National Hand Washing Awareness Week is December 7th-13th

Wash Your hands cover[1]

The Power is in Your Hands

In the midst of the cold and flu season, you can take control of your own well-being and help protect those who live and work around you. By practicing a few, simple handwashing behaviors, you can decrease the risk of contracting and spreading respiratory and gastrointestinal illnesses – like H1N1 and the seasonal flu.

Keep Germs Out

Germs enter your body through direct contamination of the eyes, nose and mouth… at the hands of your own hands! Frequent handwashing is one sure way to safeguard against illness. Another way to battle germs is through flu vaccinations which help lower your reaction to viruses. Talk to your Healthcare professional about a plan to keep you and your family healthy this winter.

Four Simple Steps to Stop Germs from Spreading:

• Wash your hands frequently: before you eat and when they’re dirty
• Do NOT cough into your hands
• Do NOT sneeze into your hands
• Do NOT touch your nose, eyes, or mouth with your hands – instead, use a clean tissue when touching these areas of your face

Ask today about ways you can lower your risks for getting a cold or the flu. Also, sign up to win a free book with the Nurse Nicole holiday giveaway!!

Do you need information to explain hand washing to your children?
For books and DVDs on how to decrease germs, check out

Happy Hand Washing Week!!


Nurse Nicole Holiday Book Giveaway

Nurse Nicole Holiday Book Giveaway

Nurse Nicole Holiday Book Giveaway

Visit to enter to win a free autographed copy from The Adventures of Nurse Nicole – N is for Nurse!! No purchase required!! Please share with your friends – you get an extra entry into the contest if you do!!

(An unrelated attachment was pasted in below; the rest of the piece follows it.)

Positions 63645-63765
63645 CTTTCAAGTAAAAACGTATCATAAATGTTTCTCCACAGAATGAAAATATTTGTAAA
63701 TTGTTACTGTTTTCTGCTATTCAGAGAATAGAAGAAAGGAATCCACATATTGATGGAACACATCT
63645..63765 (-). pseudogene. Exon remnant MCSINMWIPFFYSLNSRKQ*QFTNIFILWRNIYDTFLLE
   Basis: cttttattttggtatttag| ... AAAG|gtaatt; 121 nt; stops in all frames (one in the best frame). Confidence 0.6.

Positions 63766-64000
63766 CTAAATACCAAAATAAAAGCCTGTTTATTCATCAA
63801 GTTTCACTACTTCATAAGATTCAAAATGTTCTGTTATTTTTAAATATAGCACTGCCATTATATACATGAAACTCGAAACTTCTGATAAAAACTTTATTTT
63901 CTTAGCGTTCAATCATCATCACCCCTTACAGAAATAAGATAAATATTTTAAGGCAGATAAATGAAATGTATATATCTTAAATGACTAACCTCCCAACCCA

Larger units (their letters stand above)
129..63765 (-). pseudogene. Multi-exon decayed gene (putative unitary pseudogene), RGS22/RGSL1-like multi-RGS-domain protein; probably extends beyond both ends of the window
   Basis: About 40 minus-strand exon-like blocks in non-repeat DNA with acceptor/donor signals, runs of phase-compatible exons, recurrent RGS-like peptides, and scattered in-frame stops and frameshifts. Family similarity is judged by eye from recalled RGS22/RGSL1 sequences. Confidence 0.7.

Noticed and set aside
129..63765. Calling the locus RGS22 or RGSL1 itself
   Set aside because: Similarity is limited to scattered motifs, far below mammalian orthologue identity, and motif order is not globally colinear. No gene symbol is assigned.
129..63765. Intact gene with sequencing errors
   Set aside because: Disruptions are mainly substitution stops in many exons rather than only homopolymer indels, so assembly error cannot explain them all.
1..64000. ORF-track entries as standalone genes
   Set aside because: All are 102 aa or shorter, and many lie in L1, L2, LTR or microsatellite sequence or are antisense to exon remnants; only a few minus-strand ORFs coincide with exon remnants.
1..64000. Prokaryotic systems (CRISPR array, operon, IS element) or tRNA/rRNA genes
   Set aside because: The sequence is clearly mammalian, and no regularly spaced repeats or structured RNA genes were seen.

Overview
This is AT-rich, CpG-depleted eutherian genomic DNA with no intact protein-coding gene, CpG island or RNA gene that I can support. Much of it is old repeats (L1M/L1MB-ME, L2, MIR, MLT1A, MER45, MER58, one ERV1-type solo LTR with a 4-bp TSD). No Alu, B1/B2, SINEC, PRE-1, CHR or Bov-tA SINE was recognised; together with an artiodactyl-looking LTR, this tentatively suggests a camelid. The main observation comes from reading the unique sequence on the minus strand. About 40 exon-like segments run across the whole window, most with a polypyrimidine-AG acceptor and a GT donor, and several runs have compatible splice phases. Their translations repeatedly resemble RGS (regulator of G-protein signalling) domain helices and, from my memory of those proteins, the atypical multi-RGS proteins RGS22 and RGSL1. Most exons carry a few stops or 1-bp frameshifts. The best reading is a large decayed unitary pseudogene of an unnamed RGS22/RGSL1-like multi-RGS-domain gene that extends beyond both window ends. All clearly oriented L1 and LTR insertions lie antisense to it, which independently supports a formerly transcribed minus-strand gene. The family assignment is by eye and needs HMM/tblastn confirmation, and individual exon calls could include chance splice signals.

How to Teach Young Children About Nursing

Nurse products for kids

Nurse Nicole visits Stuffy Bear Factory at Chesterfield Town Center, VA.

Explore fun and creative methods to teach young children about the profession of nursing.

1. Develop products to introduce nursing as a future career choice to young children.
2. Display products to introduce nursing as a future career option for young children.

Nurse product line:

The nursing shortage has drawn attention to the need to encourage young children to choose nursing as a future career goal. The Adventures of Nurse Nicole is designed to help young children become aware of nursing. Helps children develop skills that are needed to become a nurse. The products will focus on the current realities related to what nurses do in the nursing profession. The tools developed are age-specific such as books titled, “N is for Nurse & Wash Your Hands.” In addition, another tool is an age-specific animated DVD titled, “Battle of the Germs.” Other items available are bears and t-shirts for children. The information reviewed in the books and DVD was used by a nurse to create teaching materials for children.

Free nursing gifts are available on site when Nurse Nicole visits Stuffy Bear factory at Chesterfield Town Center, VA or visit the website

Happy Holiday Season,

Nicole M. Brown, RN aka Nurse Nicole

Helping Your Child Transition into September

Transitions happen every day in your child’s world and September, like no other month, is a time of transitions for your child. Starting a new grade. Getting a new teacher. Learning new classroom rules. Adding more homework. No matter what the transition, you can expect an added level of stress as your child adapts to the change.

When making the transition to a new grade, your child will be challenged by more rigorous academic challenges, more social demands and more responsibility. Your child will have to follow the rules, take turns, make new friends, learn harder material and try to meet the requirements of a new teacher(s).

It takes a lot of energy, focus and control to keep it together all day long at school, so most kids will be tired and you’ll see an increase in temper tantrums, whining and defiance at home. Don’t take it personally! Recognize the stress that your child is under!